About Me

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I'm a mom, a wife, a best friend. Sick with CFIDS/ME/CFS and Fibromyalgia since 1975 as a result of a nasty flu while still in grad school, it wasn't until the late '80's that I received a diagnosis. Until that flu I'd never really been ill before. With each year I get progressively worse and add to the bucket load of symptoms I'm living with. I've been blessed with an incredible family and best friend who've stayed with me through my struggles as we continue to find a way out of this monstrous illness and its complications. We've tried seemingly every approach to find my way back to health. Often I think our best weapon in this undesirable and unasked-for adventure has been laughter.

Thursday, March 22, 2012

Crying from my sickbed about another senseless CFIDS death....

Today I'm mourning the death of yet another victim of this monstrous and all too often fatal "syndrome" which too many doctors, health professionals and even friends and family are simply ignoring and/or, perhaps worse, refusing to believe in.  I did not intend to make this blog a place for downright preaching, perhaps because it turns so many people off of a topic that is often way too hard to stomach, and most definitely hard to understand and believe.  Today I'm crying because I've just learned about the death of a young woman whom I never knew, never even knew she existed, but have since learned how much she was able to accomplish in her short and tortured life: and make no mistake, she, as well as well as thousands, some suspect millions, are living a life of torture, for that IS what CFIDS/CFS/ME/Fibro is, "TORTURE." And yet she managed to somehow accomplish so very much in her short life, volunteering from her sickbed for the youth who have this illness as well as writing a guide to this illness for sufferers, a book which was well-received.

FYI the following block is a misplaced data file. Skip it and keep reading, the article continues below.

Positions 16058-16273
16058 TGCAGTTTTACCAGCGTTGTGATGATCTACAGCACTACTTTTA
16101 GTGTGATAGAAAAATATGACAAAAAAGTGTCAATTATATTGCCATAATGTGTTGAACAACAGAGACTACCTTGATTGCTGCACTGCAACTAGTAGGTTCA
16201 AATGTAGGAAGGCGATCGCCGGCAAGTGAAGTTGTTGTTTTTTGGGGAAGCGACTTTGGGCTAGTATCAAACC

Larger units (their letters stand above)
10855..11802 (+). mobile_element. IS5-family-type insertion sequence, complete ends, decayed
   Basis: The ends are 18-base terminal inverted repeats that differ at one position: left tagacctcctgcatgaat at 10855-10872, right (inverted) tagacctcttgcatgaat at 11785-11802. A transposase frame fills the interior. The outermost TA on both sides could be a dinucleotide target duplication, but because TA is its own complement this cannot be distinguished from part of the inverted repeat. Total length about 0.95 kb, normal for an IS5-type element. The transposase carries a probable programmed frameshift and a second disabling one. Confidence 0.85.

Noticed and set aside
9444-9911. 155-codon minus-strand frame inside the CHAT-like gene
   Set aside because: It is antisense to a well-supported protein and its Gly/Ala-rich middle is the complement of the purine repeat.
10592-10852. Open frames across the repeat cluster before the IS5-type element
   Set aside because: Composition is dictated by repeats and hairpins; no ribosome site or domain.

After crying earlier in the day, I got angry.  I'm angry that this illness is still marginalized and I'm angry that funding is barely available for research and that the allocated funds in the past have also been "misdirected" to other places and mired in scandal.  It is disgusting.  Period.  Criminal.  Period.  Immoral.  Period.  Tragic.

Emily's family asked that the last letter she typed into her smartphone over a period of weeks when she still had strength be posted by anyone who cares about this illness.  Her words are so eloquent that I am proud to be able to place them here on my blog.  I am sorry for those of you who are uncomfortable with the "dirty" part of this illness, but this is one day that simply cannot be left to laughter.  

For those who would like to learn more about this brilliant young woman, the link I have here should give you more information:  

And now for Emily's so eloquent appeal:

"My name is Emily. I developed the neurological condition Myalgic Encephalomyelitis (ME) when I was 6 years old. In April 2011 I turned 30. I still have ME. 

ME coloured every aspect of my childhood; it painfully restricted my teens and it completely destroyed my twenties. Now, as I move into the next decade of my life, I am more crippled than ever by this horrific disease. 

My doctors tell me that I have been pushed to the greatest extremes of suffering that illness can ever push a person. I have come very close to dying on more than one occasion. If you met me you may well think I was about to die now - it's like that every single day. After all these years I still struggle to understand how it's possible to feel so ill so relentlessly.